Posted by Natural Gas Now Guest Blogger
Fossil Fuels Bias - Steve Fountain
Freelance Journalist and Marketing Consultant


The fossil fuels phobia of some newspapers is more than puzzling, given the heavy use of fossil fuels throughout the life cycle of a newspaper.

I never walked the hallowed halls of the New York Times or Washington Post during my 20 years in the journalism field. As an editor with a small Gannett-owned site, I adversely affected my career path when, upon getting off a bus and seeing our company’s new glass-faced Virginia corporate office, I commented about that old saying about people who live in glass houses.

I offer this for perspective. I walked in the world of newspaper elite, but I wasn’t ever one of them. If the big papers are the major leagues, I made it to AA ball.

In my four-plus years as a civilian, I have been blessed with a perspective shift from a producer of news to a consumer of news. As such, the hypocrisy of my former world has become clearer.


Fossil Fuels Hypocrisy
An example of this hypocrisy was offered when, on February 2, 2014, the Los Angeles Times — my former hometown paper — carried an editorial (an unsigned opinion piece representing the view of the paper) on the Keystone Pipeline. Here is part of what the editorial stated:

“And even if the Canadian tar sands extraction would not be, by itself, a devastating new source of greenhouse gases, the Keystone XL would be a sorry symbol of the world’s continued reliance on fossil fuels.”

Newspapers aligned with the environmentalist world view that any use of natural resources is inherently destructive, polluting and downright naughty find an amazing exemption when it comes to the fact the newspaper industry relies on ink printed on paper to make money.

Paper that comes from trees.

Trees that are cut down, transported by trucks powered by — gasp! — gas or diesel-fueled engines to a plant that uses energy produced by natural gas, coal or nuclear power to turn the trees into pulp and then into paper.

The paper is then transported by greenhouse-gas-producing trains or trucks to a printing plant that, again, uses energy produced by natural gas, coal or nuclear power, to run its press so that ink can be printed on paper. Natural gas heat is also often used to dry the heat onto the paper in the case of magazines by the way (see Goss M-300 press below, one example).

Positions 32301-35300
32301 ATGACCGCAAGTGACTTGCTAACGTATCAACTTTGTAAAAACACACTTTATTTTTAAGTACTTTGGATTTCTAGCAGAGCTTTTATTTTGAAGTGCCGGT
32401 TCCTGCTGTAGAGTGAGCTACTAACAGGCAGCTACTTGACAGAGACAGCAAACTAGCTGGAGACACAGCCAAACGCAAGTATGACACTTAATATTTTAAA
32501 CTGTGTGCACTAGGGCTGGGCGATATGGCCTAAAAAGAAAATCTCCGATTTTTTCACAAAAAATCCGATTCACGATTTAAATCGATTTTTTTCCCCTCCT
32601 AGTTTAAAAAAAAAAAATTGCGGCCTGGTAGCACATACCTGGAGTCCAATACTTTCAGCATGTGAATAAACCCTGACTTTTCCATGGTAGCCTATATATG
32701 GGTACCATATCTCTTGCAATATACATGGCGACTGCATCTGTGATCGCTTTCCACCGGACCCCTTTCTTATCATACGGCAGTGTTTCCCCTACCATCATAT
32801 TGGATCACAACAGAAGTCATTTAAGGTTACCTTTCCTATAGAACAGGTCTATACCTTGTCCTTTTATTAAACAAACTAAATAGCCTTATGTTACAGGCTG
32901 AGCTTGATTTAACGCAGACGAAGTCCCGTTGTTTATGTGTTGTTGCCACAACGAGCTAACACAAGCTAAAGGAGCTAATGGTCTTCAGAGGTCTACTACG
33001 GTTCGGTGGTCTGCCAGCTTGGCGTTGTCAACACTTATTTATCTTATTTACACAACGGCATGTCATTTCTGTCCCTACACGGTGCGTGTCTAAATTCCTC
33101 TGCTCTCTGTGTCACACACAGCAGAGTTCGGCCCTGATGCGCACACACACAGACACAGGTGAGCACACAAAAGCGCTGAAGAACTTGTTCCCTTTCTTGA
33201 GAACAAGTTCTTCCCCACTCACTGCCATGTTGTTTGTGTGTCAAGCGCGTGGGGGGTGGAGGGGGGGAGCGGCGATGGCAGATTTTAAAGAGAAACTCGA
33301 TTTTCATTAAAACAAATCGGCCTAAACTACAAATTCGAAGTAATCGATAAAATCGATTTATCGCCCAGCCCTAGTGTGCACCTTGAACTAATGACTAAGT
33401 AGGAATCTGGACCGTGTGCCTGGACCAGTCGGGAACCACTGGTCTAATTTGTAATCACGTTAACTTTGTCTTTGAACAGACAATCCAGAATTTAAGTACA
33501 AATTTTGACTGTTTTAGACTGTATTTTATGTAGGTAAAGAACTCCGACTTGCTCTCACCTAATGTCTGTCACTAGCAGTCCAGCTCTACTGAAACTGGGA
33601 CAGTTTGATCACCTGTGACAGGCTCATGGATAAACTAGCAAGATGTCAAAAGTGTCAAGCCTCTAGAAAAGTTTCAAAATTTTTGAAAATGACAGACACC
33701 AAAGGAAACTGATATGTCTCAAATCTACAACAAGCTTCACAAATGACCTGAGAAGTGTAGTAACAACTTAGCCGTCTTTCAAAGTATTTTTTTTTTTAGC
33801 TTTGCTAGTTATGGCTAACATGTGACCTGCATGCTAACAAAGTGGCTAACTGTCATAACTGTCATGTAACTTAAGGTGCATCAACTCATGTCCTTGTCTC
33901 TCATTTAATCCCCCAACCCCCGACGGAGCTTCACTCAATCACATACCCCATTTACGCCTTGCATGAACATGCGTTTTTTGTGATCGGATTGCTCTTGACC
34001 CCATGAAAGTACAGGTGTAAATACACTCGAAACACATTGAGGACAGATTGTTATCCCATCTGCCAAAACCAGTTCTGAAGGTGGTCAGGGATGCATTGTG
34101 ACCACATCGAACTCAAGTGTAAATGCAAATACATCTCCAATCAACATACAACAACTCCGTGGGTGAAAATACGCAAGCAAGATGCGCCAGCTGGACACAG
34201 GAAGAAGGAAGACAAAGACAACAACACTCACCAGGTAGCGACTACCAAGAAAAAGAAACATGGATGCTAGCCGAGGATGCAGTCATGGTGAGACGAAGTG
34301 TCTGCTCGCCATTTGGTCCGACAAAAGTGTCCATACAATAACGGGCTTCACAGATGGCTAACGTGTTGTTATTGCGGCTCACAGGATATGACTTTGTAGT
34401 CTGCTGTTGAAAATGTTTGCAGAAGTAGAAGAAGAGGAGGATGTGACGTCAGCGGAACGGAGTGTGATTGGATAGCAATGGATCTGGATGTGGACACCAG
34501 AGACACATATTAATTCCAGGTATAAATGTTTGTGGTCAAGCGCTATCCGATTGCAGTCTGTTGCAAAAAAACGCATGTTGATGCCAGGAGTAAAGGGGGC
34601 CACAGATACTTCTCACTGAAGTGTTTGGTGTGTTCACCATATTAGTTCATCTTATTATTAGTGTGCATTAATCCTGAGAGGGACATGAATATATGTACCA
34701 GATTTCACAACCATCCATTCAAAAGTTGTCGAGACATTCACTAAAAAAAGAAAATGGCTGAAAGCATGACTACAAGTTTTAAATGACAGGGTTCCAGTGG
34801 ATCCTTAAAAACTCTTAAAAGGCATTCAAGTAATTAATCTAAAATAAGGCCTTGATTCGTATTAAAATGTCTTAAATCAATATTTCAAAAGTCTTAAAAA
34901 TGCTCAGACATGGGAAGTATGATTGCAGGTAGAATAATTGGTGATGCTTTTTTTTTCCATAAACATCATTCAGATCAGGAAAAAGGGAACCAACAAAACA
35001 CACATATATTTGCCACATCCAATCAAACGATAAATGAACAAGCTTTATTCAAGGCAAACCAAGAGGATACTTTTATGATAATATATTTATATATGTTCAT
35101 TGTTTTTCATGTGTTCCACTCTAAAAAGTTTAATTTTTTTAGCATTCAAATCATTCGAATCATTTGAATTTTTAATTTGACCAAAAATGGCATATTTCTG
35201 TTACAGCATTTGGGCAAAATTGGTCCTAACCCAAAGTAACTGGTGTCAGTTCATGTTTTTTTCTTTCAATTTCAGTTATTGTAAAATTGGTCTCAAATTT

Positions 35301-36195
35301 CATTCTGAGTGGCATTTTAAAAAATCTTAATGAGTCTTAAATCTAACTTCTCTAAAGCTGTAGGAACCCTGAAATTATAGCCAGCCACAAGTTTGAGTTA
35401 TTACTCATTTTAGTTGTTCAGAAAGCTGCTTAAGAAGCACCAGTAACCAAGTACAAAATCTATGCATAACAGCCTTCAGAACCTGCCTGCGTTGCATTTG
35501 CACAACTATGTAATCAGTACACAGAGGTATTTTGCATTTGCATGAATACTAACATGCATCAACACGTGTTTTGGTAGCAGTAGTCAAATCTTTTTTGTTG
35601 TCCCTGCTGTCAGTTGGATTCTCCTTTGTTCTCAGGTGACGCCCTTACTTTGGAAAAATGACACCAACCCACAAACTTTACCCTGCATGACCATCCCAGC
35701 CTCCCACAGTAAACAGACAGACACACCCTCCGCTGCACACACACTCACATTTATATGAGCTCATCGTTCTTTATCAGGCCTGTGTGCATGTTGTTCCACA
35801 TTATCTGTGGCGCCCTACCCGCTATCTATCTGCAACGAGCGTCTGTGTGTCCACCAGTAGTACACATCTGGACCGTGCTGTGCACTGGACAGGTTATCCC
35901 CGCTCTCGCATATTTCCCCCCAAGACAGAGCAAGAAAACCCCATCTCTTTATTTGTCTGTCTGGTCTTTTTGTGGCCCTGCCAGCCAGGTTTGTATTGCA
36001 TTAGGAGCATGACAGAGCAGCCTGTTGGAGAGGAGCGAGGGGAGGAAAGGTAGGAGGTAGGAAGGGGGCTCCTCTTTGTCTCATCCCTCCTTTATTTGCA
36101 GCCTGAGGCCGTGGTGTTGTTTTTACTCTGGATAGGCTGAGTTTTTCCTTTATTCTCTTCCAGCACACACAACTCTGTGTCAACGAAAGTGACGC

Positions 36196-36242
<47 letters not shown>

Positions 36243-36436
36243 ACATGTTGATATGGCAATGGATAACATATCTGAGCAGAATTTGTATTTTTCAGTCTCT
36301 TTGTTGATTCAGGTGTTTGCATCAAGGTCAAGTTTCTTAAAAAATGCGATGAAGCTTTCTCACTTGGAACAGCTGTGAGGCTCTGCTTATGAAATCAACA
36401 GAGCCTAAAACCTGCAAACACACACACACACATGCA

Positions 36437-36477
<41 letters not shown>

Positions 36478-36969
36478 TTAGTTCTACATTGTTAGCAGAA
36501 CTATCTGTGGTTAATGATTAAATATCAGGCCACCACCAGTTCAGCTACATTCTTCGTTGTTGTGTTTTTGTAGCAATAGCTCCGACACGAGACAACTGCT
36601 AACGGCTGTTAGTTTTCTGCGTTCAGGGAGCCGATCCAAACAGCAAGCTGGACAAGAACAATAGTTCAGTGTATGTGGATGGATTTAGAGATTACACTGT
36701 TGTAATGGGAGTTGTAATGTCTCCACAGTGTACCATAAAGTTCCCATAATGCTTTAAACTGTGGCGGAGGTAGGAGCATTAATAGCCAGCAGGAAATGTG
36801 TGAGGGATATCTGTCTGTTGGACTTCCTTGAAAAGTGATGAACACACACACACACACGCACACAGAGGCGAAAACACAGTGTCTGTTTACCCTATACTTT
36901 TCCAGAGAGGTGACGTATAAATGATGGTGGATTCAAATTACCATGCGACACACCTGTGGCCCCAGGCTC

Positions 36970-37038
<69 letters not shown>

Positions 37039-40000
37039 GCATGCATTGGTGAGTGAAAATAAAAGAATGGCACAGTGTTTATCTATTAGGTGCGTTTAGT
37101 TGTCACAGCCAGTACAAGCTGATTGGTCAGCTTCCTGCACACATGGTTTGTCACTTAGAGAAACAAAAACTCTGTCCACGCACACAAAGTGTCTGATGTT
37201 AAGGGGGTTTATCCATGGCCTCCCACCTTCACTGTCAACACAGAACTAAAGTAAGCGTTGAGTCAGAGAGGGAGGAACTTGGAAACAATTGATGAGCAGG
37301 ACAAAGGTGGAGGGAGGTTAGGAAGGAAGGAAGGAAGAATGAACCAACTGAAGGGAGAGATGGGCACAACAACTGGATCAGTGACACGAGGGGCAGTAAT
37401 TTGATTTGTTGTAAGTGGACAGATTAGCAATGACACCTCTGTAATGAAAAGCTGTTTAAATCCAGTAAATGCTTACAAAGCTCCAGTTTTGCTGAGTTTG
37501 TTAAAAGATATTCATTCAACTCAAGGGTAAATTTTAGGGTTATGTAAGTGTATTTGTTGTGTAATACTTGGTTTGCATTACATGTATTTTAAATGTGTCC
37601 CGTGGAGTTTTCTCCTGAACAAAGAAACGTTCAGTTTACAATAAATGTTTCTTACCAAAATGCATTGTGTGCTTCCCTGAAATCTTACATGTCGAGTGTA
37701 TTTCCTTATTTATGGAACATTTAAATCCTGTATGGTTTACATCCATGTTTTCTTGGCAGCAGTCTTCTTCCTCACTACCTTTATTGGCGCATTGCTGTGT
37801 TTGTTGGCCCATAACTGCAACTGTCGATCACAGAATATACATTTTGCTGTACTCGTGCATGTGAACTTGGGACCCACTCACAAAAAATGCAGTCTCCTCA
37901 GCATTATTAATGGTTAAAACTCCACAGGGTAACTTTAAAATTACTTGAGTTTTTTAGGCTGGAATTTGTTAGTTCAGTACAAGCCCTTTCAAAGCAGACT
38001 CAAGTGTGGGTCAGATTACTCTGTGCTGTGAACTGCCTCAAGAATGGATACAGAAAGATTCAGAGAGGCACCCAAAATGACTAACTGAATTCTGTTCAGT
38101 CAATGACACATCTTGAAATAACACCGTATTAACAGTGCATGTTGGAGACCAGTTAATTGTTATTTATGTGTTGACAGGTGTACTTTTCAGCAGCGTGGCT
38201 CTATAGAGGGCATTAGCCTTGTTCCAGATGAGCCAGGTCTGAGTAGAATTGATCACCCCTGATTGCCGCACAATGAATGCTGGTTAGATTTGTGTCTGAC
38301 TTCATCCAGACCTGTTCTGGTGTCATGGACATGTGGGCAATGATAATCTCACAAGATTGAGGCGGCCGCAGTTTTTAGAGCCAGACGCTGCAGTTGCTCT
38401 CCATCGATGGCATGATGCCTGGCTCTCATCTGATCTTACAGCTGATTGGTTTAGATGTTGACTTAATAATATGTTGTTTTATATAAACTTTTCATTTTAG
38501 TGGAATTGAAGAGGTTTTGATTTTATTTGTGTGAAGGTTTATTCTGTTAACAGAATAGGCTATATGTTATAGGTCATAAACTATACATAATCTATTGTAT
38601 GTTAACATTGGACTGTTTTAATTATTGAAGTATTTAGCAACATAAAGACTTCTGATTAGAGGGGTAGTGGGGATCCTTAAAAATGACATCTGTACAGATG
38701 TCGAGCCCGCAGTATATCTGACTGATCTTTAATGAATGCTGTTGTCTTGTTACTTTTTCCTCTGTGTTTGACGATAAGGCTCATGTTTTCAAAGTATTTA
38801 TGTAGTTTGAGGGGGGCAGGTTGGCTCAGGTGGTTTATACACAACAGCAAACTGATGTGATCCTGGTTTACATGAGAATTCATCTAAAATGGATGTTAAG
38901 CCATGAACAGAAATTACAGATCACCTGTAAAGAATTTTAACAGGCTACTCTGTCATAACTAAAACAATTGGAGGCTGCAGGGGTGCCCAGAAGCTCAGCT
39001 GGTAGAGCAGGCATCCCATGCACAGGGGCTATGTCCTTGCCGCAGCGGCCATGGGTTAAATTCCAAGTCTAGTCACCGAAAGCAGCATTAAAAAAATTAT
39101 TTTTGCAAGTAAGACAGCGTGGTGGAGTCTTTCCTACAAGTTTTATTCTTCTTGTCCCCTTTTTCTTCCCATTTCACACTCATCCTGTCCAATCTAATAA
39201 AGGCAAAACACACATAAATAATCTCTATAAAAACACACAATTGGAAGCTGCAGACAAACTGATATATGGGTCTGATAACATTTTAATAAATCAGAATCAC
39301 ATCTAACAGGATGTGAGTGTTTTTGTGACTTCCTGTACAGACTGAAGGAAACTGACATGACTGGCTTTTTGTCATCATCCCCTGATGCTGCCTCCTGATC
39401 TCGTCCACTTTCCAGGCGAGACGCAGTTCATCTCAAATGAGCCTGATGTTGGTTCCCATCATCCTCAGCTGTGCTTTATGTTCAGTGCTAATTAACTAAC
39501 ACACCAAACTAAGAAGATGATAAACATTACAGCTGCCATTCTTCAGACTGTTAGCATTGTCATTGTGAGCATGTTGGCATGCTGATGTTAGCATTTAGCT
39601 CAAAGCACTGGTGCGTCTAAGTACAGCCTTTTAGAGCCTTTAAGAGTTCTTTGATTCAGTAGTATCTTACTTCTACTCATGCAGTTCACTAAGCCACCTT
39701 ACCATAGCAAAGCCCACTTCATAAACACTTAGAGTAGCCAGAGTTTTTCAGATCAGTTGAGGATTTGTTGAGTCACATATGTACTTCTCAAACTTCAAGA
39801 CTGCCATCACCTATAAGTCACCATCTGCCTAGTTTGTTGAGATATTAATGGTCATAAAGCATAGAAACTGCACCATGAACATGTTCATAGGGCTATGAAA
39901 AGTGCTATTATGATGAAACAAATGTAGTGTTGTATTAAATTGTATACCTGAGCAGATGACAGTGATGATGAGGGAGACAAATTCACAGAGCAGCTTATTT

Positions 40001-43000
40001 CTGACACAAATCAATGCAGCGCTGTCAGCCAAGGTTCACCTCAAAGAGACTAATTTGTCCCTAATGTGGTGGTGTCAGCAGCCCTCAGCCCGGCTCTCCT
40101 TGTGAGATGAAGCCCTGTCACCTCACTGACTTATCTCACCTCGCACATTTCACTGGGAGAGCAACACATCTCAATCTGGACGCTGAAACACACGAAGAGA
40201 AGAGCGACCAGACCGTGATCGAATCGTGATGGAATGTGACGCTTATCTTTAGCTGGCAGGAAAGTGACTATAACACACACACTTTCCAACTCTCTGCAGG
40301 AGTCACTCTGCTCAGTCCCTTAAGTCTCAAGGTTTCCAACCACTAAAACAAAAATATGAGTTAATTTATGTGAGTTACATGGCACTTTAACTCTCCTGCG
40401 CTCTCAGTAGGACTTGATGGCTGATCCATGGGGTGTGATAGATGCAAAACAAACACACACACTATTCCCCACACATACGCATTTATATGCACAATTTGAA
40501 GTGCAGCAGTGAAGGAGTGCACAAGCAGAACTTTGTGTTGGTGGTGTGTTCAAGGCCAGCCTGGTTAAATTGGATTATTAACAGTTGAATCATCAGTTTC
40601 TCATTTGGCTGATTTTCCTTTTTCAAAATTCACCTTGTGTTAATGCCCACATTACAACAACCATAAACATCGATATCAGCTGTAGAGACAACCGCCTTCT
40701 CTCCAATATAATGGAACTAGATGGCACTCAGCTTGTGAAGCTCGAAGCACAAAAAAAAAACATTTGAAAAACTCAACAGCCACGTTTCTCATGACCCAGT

That paper gets sold and, after a day’s use, finds itself in a recycling bin or trash can. Which is then picked up by gas or diesel-fueled trucks to be taken to the appropriate place.

Newsprint is a newspaper’s second-highest expense behind labor.

Yet, we never see a newspaper oppose the cutting of trees as a symbol of the newspaper industry’s continued reliance on trees.

Nor do we see too many newspapers equipping their carriers — the non-living-wage workers who deliver newspapers to houses and businesses — with electric cars.

Newspapers Are Sticking with Fossil Fuels Themselves
Perhaps the greatest hypocrisy is that newspapers, more than any other long-standing industry, are already positioned to eliminate printed editions through electronic delivery to computers, tablets and other devices. It would be an environmentally revolutionary step.

But, of course, it is not an economically viable model, so it’s being resisted. Most newspapers are only seeing 10-15 percent of revenue from electronic distribution and ad sales.

The cash cow is still ads in the print edition. But ad revenues at newspapers are in a decade-long nose-dive because the industry was slow to embrace new technology and vision in 1990s and, ironically enough, because the economy is tanking amid a President who is implementing many of the policies endorsed by the majority of newspapers for the past 50 years.

Stopping the use of gas, diesel and natural gas in the U.S. economy would be even more devastating than newspapers stopping print editions tomorrow.

And, unlike the newspaper industry, technology, innovation and discovery have the energy industry moving forward in providing safe, cost effective and plentiful supplies.

The saddest part of editorials like these is that my disappointment comes not from the view, which is expected, but from the failure of environmentalist-leaning newspapers to at least come up with a new spin for this tired, wacky argument.